Ellen Kan

On Monday, amid the usual classes and activities at the Yale Law School, law students also participated in events such as silent meditation, a mindfulness session and a webinar on stress management. The events, which were planned as part of the American Bar Association’s Mental Health Awareness Day, are part of a larger monthlong initiative at the Law School to tackle mental health challenges particular to law students.

While the Law School has held Mental Health and Wellness Month every year since 2013, this year’s programming comes after renewed discussion about mental health at the Law School. A spring 2014 survey conducted by the school’s student-run Mental Health Alliance showed that 70 percent of respondents have struggled with mental health problems during their time at the Law School. The survey results — first released in December 2014 — prompted the Law School to implement a number of reforms, and during a Feb. 24 discussion organized by the Mental Health Alliance, attendees evaluated the changes and their impact. Alliance members, students and professors interviewed agreed that the school still has more to do.

“The administration made some progress on addressing policy recommendations, but there is still a lot of work left to do,” said Bethany Hill LAW ’18, a Mental Health Alliance organizer. “One current objective of [the Mental Health Alliance] is to define specific metrics by which to measure success, so that we can concretely assess administrative progress.”

According to the 2014 survey results, law students reported feeling afraid to confide in Law School faculty and staff. Student also struggled to access treatment at Yale Health’s Mental Health & Counseling department and found the Law School administration “unhelpful” in accommodating students who face mental health challenges, the survey showed. As a result, the alliance gave the administration three overarching recommendations: improve access to and quality of mental health care, prioritize programming that reduces stigma and promotes wellness, and develop “demystifying” programming for common sources of stress at the Law School.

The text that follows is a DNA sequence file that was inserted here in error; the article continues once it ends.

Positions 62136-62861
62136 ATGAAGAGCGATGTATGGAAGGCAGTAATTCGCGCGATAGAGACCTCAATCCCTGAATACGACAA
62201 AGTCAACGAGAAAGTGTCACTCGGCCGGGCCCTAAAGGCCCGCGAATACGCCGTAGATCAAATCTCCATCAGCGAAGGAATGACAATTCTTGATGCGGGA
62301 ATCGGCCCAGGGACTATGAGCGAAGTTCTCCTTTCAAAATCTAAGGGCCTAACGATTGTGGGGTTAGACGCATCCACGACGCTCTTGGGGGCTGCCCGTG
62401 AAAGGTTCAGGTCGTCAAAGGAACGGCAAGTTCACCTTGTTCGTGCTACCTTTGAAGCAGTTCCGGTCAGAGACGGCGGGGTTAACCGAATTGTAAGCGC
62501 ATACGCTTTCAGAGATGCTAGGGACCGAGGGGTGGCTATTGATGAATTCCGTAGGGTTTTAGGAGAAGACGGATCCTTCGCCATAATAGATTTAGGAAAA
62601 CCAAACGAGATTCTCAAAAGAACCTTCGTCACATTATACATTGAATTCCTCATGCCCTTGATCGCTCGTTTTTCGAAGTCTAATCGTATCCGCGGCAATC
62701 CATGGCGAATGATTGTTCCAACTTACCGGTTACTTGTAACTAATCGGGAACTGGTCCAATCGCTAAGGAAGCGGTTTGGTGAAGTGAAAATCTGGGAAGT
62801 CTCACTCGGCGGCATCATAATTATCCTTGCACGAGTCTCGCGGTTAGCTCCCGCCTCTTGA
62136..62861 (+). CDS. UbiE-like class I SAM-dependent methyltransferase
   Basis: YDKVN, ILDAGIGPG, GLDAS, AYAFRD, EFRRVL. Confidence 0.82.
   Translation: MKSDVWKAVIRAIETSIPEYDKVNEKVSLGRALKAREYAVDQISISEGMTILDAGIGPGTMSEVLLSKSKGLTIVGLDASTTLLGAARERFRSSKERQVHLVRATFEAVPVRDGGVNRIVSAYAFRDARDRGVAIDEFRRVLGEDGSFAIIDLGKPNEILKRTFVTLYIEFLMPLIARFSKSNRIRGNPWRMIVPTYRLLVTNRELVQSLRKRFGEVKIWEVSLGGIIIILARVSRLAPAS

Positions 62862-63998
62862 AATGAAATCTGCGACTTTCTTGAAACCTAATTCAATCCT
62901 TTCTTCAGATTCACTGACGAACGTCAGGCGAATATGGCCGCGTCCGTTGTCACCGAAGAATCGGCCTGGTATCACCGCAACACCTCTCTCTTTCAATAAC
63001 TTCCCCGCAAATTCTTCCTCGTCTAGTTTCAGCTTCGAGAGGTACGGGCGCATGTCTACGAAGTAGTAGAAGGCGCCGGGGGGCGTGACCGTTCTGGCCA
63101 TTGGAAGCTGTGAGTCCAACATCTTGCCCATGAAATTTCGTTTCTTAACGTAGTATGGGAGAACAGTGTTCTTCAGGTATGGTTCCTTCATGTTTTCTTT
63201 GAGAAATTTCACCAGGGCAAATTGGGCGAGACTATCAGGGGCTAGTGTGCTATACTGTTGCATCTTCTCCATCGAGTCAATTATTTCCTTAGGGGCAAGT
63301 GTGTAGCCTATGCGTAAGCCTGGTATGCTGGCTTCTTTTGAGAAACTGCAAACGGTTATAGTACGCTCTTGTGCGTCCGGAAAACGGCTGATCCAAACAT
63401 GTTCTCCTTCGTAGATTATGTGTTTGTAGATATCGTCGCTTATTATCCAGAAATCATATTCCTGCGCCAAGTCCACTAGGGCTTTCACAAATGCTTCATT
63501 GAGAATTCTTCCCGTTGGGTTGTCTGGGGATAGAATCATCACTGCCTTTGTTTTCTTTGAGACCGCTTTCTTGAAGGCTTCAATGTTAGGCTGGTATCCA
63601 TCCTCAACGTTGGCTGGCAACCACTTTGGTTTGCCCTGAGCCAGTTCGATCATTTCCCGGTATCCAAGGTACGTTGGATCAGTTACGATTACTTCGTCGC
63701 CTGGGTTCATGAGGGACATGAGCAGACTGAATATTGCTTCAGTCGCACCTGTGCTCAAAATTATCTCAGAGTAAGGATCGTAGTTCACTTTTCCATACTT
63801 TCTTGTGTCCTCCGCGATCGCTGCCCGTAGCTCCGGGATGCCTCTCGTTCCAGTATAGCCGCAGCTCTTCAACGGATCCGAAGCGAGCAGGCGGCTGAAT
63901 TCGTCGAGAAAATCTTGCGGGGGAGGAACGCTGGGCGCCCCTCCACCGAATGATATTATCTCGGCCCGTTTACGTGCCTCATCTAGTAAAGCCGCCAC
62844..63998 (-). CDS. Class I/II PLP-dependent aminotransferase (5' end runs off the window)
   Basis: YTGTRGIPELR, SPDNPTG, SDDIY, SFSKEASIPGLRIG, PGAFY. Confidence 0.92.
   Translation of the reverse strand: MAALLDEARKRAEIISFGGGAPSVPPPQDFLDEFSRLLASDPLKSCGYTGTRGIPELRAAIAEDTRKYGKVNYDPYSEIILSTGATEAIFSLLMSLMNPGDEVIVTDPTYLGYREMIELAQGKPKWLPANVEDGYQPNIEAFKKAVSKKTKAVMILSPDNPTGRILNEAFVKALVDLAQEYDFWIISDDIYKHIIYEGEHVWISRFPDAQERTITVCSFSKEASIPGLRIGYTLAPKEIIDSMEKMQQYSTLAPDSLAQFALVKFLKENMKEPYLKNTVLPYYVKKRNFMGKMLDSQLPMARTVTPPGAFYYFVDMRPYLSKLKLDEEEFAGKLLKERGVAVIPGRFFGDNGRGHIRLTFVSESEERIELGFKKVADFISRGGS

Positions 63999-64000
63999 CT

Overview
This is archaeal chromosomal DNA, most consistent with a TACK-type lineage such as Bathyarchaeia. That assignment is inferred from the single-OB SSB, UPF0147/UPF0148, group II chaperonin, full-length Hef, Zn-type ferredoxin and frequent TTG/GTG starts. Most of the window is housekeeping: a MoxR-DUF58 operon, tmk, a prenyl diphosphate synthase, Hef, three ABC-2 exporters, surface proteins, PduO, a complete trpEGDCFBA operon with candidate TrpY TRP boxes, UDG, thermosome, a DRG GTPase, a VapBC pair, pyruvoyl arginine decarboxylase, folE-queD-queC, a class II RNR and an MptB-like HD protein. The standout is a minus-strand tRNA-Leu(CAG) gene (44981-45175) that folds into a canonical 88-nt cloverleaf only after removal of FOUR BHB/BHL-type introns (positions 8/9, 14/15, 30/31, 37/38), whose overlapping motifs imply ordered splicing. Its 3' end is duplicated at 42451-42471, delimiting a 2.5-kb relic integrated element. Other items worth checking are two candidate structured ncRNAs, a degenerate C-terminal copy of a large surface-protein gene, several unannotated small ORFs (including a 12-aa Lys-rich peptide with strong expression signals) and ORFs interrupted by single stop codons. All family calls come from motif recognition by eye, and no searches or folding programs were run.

In response, administrators have engaged in discussions with Yale Health, urging them especially to increase accessibility to care and allow more flexibility in their insurance plans. Mental Health and Wellness Month and Mental Health Awareness Day also seek to address students’ concerns, aiming to raise awareness of the high incidence of mental illnesses in the legal profession, reduce the stigma attached to mental illness and prompt students to seek help.

Concerns with the accessibility of mental health care are not unique to the Law School, as undergraduate, graduate and professional students alike have long called for MH&C to reform and streamline mental health care at Yale. A Jan. 21 message from Yale Health Director Paul Genecin showed that MH&C increased its clinical staff by 2.5 full-time equivalent employees last fall. But the Mental Health Alliance noted that increased demand has offset the additional capacity at MH&C.

Law School Associate Dean Ellen Cosgrove, who oversees the school’s Offices of Student Affairs and Career Development, said she is “pleased” to see the additional staffing, adding that the Law School administration has been working closely with Yale Health to address the wait times that students sometimes face when seeking treatment for mental health. The administration has reached out to MH&C on behalf of students, recommended ways to expedite student appointments in urgent cases, detailed other resources available and informed students about the expected peaks and valleys for wait times throughout the school year, she said.